The fossilized remains of a tree that lived 374 million years ago suggest that the earliest trees we know of might also have been the ones with the most complex internal structure in the history of our planet.
The study, published in the Proceedings of the National Academy of Sciences, focused on the fossils of cladoxylopsids. While trees today have a central vascular system called a xylem at their center, these ancient specimens had multiple xylems located in the outer 5 centimeters (2 inches) of the trunk.
The international team of researchers say this distribution suggests that those trees grew in a different way than their modern counterparts. Nowadays, trees grow rings around their central xylem, with each ring usually representing a year of its life. In the ancient cladoxylopsids, rings grew around every single xylem. The scientists point out that this looks like they are multiple trees inside a single one.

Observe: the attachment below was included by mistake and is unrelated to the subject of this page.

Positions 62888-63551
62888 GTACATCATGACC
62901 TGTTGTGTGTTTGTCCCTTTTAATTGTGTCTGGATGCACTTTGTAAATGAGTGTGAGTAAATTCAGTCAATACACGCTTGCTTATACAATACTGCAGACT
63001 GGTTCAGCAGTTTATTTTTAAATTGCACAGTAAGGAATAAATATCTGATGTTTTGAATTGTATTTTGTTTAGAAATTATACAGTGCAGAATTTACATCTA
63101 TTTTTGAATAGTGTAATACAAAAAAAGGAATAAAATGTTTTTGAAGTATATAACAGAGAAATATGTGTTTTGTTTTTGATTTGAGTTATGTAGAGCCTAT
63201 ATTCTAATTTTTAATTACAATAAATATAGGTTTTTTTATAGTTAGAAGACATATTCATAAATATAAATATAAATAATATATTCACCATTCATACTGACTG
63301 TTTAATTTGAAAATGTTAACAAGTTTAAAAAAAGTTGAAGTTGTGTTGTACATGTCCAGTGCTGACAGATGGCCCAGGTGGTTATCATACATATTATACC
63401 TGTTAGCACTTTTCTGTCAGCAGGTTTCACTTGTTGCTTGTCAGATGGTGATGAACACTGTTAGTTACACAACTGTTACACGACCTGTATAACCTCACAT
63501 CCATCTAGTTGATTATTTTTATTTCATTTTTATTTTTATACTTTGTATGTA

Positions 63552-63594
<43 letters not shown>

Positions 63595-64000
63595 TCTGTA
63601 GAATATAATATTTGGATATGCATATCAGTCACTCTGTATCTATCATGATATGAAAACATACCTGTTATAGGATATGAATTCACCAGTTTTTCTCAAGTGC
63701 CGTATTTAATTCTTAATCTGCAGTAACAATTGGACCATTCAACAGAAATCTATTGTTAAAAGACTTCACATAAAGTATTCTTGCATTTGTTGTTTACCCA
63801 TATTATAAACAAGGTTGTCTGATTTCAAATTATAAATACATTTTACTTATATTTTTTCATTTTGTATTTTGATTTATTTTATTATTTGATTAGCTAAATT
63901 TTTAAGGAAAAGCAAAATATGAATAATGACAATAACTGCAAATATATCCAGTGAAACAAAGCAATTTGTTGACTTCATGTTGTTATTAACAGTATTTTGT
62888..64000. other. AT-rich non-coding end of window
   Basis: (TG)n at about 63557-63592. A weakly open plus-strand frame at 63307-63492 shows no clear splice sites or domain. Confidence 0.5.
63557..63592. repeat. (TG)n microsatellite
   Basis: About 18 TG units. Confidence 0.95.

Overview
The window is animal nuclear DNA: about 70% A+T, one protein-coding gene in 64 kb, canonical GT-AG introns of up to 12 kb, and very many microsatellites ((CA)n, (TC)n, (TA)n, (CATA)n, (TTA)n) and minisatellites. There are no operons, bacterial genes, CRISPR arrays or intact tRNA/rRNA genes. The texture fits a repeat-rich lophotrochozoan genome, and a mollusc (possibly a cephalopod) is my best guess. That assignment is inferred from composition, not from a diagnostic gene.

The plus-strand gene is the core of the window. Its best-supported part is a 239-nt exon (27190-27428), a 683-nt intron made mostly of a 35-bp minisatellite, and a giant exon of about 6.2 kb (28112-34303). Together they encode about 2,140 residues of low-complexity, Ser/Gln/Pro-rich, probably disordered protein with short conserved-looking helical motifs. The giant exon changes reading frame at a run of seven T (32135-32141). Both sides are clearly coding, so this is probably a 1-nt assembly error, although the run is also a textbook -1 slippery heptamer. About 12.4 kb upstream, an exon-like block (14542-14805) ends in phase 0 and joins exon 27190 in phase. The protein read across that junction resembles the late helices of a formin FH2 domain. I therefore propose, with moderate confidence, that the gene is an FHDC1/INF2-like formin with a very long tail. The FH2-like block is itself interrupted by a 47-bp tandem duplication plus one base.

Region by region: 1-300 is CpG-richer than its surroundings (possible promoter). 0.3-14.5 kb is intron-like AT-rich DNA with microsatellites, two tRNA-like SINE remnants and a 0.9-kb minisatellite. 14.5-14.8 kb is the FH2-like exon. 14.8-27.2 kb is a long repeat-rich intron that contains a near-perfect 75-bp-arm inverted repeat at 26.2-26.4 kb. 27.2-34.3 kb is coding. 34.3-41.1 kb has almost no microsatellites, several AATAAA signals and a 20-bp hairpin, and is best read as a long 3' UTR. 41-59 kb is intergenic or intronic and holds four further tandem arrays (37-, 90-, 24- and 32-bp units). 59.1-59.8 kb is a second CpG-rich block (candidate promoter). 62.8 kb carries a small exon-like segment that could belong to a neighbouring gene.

“There is no other tree that I know of in the history of the Earth that has ever done anything as complicated as this," co-author Dr Chris Berry from Cardiff University said in a statement. "The tree simultaneously ripped its skeleton apart and collapsed under its own weight while staying alive and growing upwards and outwards to become the dominant plant of its day.
“By studying these extremely rare fossils, we've gained an unprecedented insight into the anatomy of our earliest trees and the complex growth mechanisms that they employed.
"This raises a provoking question: why are the very oldest trees the most complicated?”
Dr Berry has worked on many different fossilized trees and forests, but has maintained a particular focus on cladoxylopsids for nearly 30 years. For a long time, the fossils were but fragments, until a well-preserved cladoxylopsids tree trunk was uncovered in north-west China.
“Previous examples of these trees have filled with sand when fossilized, offering only tantalizing clues about their anatomy," Dr Berry added. "The fossilized trunk obtained from Xinjiang was huge and perfectly preserved in glassy silica as a result of volcanic sediments, allowing us to observe every single cell of the plant."
While the researchers focus on trees and their growth, there is also another interesting angle. Berry hopes to understand how much carbon dioxide these trees were capable of storing and how this impacted the climate.